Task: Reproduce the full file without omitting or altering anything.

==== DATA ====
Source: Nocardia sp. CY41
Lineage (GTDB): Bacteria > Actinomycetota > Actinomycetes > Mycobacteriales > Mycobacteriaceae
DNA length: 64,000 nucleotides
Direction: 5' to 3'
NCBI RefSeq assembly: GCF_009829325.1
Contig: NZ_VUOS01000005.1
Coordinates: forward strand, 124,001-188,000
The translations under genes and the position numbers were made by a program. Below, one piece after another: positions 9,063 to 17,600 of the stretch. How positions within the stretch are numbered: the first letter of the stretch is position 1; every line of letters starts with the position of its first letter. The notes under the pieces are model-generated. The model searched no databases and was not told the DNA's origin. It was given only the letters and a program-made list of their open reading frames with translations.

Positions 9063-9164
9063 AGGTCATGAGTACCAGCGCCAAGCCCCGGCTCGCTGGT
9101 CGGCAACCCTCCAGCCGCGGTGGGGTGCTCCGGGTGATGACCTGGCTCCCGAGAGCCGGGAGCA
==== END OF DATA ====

Source: Nocardia sp. CY41
Lineage (GTDB): Bacteria > Actinomycetota > Actinomycetes > Mycobacteriales > Mycobacteriaceae
DNA length: 64,000 nucleotides
Direction: 5' to 3'
NCBI RefSeq assembly: GCF_009829325.1
Contig: NZ_VUOS01000005.1
Coordinates: forward strand, 124,001-188,000
The translations under genes and the position numbers were made by a program. Below, one piece after another: positions 9,063 to 17,600 of the stretch. How positions within the stretch are numbered: the first letter of the stretch is position 1; every line of letters starts with the position of its first letter. The notes under the pieces are model-generated. The model searched no databases and was not told the DNA's origin. It was given only the letters and a program-made list of their open reading frames with translations.

Positions 9063-9164
9063 AGGTCATGAGTACCAGCGCCAAGCCCCGGCTCGCTGGT
9101 CGGCAACCCTCCAGCCGCGGTGGGGTGCTCCGGGTGATGACCTGGCTCCCGAGAGCCGGGAGCA